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Universal Fit, 8.50" Overall Length, .1875" Diameter

Overall Length: 8.50"

Diameter: .1875"

Color: Black

Material Type: Plastic

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Universal Fit, 1/2"NPT Thread Pitch, Brass

Temp. Range: Closed between 184 deg. to 216 deg. F

Thread Pitch: 1/2"NPT

Material Type: Brass

Overall Length: 2.75"

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Universal Fit, 17 Inch Fan Diameter, Pull Fan Flow Type

Video Available

Fan Quantity: Single

Fan Diameter: 17 Inch

Fan Flow Type: Pull

Rotation: Clockwise/Standard

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Universal Fit, 15 Inch Fan Diameter, Pull Fan Flow Type

On Sale
Video Available

Fan Quantity: Single

Fan Diameter: 15 Inch

Fan Flow Type: Pull

Rotation: Clockwise/Standard

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Universal Fit, 3/8" NPT Thread Pitch, Brass

Temp. Range: Closed between 190 deg. to 210 deg. F

Thread Pitch: 3/8" NPT

Material Type: Brass

Overall Length: 2.166"

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Universal Fit, 22.00" Overall Width, 3.00" Depth

On Sale

Overall Width: 22.00"

Overall Height: 19.50"

Depth: 3.00"

Cooling Fan: Single

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Universal Fit, Single Fan Quantity, CW/CCW Rotation

On Sale

Fan Quantity: Single

Fan Diameter: 16 Inch

Maximum Fan CFM: 1300 CFM

Fan Flow Type: Reversible

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Universal Fit, 20.75" Overall Width, 0.50" Depth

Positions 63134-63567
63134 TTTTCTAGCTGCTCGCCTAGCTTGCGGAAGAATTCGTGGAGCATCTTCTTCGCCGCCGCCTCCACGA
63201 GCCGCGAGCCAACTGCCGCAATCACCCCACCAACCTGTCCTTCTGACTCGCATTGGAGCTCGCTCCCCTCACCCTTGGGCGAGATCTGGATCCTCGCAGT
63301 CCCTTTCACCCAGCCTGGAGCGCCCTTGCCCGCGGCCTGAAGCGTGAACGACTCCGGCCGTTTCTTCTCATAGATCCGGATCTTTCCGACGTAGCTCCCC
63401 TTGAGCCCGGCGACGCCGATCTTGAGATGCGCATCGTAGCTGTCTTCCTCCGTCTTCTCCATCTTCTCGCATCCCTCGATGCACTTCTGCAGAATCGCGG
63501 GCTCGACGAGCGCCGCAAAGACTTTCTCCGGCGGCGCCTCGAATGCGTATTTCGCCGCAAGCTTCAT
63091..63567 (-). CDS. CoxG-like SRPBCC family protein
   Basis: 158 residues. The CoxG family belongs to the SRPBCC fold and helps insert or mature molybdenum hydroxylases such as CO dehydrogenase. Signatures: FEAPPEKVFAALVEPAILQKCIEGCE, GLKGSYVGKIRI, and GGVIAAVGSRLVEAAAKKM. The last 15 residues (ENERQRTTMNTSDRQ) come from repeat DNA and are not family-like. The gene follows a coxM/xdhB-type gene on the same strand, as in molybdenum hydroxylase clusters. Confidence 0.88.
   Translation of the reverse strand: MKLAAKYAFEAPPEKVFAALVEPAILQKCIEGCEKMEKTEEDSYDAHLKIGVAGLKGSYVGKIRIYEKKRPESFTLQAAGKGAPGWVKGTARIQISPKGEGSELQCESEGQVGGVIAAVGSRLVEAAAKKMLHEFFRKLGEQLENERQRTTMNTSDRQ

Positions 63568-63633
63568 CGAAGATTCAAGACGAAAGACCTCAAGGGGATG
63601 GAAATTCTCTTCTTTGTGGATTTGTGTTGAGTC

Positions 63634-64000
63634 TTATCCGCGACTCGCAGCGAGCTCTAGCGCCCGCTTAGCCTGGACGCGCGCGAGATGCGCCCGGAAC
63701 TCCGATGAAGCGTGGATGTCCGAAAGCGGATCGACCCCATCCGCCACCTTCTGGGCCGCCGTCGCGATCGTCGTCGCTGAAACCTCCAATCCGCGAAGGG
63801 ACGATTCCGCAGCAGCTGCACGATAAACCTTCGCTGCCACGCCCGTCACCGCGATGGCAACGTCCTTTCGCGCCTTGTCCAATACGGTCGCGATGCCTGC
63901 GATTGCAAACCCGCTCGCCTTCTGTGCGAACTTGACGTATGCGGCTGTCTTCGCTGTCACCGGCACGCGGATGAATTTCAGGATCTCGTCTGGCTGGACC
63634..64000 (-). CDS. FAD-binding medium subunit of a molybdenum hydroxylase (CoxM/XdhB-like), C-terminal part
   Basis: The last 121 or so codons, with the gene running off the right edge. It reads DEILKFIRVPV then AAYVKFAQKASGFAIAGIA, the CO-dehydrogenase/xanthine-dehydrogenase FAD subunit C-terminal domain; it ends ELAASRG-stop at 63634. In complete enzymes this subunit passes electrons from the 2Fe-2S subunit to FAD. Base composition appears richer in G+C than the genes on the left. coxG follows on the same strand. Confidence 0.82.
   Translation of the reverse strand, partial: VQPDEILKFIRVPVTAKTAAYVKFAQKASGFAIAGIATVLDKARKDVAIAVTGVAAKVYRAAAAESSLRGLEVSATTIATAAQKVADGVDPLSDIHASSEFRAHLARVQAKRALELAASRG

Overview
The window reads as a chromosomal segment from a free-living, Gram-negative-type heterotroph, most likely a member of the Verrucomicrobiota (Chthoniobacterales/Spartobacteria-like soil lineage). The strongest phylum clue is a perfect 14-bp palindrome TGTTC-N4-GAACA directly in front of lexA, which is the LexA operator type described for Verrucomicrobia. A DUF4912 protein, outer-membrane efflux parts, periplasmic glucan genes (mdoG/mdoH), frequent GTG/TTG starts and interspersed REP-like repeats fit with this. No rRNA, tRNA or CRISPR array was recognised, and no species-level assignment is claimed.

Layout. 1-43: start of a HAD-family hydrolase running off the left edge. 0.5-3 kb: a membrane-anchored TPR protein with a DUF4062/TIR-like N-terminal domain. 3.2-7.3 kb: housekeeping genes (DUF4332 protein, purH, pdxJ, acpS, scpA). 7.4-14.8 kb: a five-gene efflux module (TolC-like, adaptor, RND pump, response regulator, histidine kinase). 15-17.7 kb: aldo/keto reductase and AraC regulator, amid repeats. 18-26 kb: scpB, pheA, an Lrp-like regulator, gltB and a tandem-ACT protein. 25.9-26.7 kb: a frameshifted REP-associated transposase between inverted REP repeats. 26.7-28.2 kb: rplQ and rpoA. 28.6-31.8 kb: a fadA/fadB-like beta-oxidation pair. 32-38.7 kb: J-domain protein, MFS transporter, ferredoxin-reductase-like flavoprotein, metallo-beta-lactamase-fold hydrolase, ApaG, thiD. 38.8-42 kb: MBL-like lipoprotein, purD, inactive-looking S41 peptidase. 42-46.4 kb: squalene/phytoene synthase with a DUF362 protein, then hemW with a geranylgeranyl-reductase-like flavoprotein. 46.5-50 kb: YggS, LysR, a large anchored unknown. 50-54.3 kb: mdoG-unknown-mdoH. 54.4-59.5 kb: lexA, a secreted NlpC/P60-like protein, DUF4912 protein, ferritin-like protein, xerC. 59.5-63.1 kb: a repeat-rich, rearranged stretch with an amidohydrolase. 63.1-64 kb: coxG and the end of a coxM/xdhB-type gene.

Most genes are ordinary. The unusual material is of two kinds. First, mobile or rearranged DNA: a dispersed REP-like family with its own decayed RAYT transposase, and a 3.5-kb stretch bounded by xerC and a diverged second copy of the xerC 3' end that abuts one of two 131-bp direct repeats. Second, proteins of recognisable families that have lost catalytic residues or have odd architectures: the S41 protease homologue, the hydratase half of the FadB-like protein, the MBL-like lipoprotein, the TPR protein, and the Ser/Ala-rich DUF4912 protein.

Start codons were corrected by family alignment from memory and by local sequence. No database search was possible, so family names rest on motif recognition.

On Sale

Overall Width: 20.75"

Overall Height: 18.75"

Depth: 0.50"

Cooling Fan: Single

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Universal Fit, 16 Inch Fan Diameter, Pull Fan Flow Type

On Sale
Video Available

Fan Quantity: Single

Fan Diameter: 16 Inch

Fan Flow Type: Pull

Rotation: Clockwise/Standard

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Universal Fit, Single Fan Quantity, CW/CCW Rotation

Video Available

Fan Quantity: Single

Fan Flow Type: Reversible

Rotation: CW/CCW

Blade Style: Curved

Quick View

Universal Fit, 23.75" Overall Width, 0.50" Depth

On Sale

Overall Width: 23.75"

Overall Height: 18.75"

Depth: 0.50"

Cooling Fan: Dual

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Universal Fit, Dual Fan Quantity, 12 Inch Fan Diameter

Ships Free

Fan Quantity: Dual

Fan Diameter: 12 Inch

Maximum Fan CFM: 2070 CFM

Fan Flow Type: Pull

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Universal Fit, 3/8" NPT Thread Pitch

On Sale

Thread Pitch: 3/8" NPT

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Universal Fit, 20" Overall Diameter, 5.5" Depth, Steel

Overall Diameter: 20"

Depth: 5.5"

Material Type: Steel

Finish: Painted

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Universal Fit, Single Fan Quantity, CW/CCW Rotation

Video Available

Fan Quantity: Single

Fan Flow Type: Reversible

Rotation: CW/CCW

Blade Style: Curved

Quick View

How Do Cooling Fans Work?

A cooling fan works by drawing air through the fins of the radiator. To help illustrate how this works, think how warm you get when sitting in your vehicle with the windows up and without the A/C turned on. Then turn on your vehicle’s A/C or roll down the windows at speed and feel the incoming air. That incoming air helps to cool you down, and your vehicle’s cooling fan works the same way. When sitting in traffic the radiator fan, or cooling fan, draws air through the radiator to cool the fluid in the radiator, which in turn, cools the engine. When at speed, many electric fans shut off, whereas mechanical fans and fan clutch arrangements continue to turn to aid in cooling.

How Much Horsepower Does A Mechanical or Flex Fan Take from Your Hot Rod?